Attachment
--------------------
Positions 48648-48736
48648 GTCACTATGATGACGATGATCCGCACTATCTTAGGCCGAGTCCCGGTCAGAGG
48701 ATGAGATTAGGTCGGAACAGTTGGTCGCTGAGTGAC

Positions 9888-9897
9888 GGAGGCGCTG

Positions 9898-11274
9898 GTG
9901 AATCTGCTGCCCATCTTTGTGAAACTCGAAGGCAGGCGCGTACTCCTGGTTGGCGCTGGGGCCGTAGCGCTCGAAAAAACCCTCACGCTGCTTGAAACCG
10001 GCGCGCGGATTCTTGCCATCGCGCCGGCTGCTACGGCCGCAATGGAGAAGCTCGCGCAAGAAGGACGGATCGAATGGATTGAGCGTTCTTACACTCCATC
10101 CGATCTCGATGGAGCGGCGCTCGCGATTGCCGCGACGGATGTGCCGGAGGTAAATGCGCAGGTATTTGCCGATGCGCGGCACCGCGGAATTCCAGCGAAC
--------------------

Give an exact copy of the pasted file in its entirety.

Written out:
Positions 48648-48736
48648 GTCACTATGATGACGATGATCCGCACTATCTTAGGCCGAGTCCCGGTCAGAGG
48701 ATGAGATTAGGTCGGAACAGTTGGTCGCTGAGTGAC

Positions 9888-9897
9888 GGAGGCGCTG

Positions 9898-11274
9898 GTG
9901 AATCTGCTGCCCATCTTTGTGAAACTCGAAGGCAGGCGCGTACTCCTGGTTGGCGCTGGGGCCGTAGCGCTCGAAAAAACCCTCACGCTGCTTGAAACCG
10001 GCGCGCGGATTCTTGCCATCGCGCCGGCTGCTACGGCCGCAATGGAGAAGCTCGCGCAAGAAGGACGGATCGAATGGATTGAGCGTTCTTACACTCCATC
10101 CGATCTCGATGGAGCGGCGCTCGCGATTGCCGCGACGGATGTGCCGGAGGTAAATGCGCAGGTATTTGCCGATGCGCGGCACCGCGGAATTCCAGCGAAC